The government has recently published its response to a public consultation on digital identities, which includes the creation of a new interim governing body, the Office for Digital Identities and Attributes (ODIA), and the promise of innovative legislation.
With fraud currently hitting record highs, the government’s goal is to make digital identities as secure and trustworthy as a passport or driving license.
To do this, the ODIA will have the power to issue an easily recognised trustmark to certified digital identity organisations, to prove they meet the security and privacy standards needed to handle people’s data in a safe and consistent way.
Proposed legislation also includes the creation of a legal gateway to allow trusted organisations to carry out verification checks against official data held by public bodies to help validate a person’s identity.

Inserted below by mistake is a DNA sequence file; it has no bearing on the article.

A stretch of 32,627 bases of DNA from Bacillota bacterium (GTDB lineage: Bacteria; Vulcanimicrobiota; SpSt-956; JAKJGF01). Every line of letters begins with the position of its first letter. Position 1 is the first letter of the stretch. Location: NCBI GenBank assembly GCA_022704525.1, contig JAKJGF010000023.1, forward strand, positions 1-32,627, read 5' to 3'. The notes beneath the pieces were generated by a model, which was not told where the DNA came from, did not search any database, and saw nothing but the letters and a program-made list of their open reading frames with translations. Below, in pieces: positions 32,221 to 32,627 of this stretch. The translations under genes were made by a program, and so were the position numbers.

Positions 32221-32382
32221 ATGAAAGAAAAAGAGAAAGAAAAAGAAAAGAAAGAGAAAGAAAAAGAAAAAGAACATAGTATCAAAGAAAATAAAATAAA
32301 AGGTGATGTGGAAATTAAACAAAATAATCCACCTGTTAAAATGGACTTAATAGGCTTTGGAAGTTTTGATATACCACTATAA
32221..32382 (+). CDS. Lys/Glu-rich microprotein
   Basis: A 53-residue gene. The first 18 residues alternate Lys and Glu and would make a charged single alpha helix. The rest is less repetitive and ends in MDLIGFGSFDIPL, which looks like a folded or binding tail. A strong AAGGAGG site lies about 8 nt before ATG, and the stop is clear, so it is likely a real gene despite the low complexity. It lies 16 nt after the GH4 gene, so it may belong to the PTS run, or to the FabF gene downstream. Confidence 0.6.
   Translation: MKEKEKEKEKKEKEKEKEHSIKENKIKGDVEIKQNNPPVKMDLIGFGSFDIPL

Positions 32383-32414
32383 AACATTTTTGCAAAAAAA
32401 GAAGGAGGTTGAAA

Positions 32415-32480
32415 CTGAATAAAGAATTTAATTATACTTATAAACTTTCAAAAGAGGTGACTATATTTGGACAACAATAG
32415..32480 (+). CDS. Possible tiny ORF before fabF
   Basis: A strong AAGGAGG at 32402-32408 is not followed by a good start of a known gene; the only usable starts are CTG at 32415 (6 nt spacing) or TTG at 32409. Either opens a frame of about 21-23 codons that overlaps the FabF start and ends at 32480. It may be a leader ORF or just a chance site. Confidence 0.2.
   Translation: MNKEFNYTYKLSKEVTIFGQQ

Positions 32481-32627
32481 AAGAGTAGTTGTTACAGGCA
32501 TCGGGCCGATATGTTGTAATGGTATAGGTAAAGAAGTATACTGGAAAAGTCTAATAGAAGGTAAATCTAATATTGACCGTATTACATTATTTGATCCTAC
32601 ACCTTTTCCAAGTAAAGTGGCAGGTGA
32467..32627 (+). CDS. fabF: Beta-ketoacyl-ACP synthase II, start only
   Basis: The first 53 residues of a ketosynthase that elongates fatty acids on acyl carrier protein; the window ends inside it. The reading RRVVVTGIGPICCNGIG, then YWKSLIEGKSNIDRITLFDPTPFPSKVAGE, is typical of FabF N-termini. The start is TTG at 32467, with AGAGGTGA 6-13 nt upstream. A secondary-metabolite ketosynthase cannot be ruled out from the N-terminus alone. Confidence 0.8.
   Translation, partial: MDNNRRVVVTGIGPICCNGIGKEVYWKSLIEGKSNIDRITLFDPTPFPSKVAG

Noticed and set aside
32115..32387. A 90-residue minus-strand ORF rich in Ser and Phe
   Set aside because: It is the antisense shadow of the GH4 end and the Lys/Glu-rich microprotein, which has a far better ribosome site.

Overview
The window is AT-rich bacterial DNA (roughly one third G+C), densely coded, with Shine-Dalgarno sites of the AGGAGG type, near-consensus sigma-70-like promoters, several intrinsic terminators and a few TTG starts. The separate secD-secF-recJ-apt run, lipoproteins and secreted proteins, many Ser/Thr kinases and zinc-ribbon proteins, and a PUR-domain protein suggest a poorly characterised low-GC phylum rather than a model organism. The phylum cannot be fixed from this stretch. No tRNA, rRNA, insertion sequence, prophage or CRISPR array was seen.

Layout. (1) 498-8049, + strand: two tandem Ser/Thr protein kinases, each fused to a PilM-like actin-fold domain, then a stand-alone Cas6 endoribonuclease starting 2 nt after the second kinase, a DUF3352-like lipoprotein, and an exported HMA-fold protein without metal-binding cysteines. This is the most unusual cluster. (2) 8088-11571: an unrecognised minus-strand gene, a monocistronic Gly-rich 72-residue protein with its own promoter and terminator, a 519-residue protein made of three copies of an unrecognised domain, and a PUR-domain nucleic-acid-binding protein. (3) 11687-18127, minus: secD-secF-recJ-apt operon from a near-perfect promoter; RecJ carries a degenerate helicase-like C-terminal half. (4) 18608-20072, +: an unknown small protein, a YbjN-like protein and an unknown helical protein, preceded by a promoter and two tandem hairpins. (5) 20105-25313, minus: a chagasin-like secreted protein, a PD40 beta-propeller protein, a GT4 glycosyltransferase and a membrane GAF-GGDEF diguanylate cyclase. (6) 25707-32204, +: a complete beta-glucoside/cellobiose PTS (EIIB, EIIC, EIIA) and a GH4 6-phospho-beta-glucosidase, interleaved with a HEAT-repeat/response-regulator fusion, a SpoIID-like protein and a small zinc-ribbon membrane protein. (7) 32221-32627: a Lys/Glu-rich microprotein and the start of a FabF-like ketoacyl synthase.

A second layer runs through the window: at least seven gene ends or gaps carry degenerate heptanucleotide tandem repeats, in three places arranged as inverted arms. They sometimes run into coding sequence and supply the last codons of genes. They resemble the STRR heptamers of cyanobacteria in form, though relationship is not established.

The aim is to reduce the amount of personal data shared online, making it harder for fraudsters to obtain and use stolen identities.
Our data protection expert, Nicola Thoday offered this analysis:
In our technology focused world, digital identities is another area in which the law has to sprint to keep up with technology. While it’s great that the government is showing its commitment to unlock the power of data for the benefit of businesses and people across the UK, we’ll only be able to evaluate its true effectiveness once legislation has been passed.
'Businesses will want to take full advantage of the opportunities that digital identities have to offer, so we must keep our fingers crossed that the government is able to implement suitable measures in a timely manner.'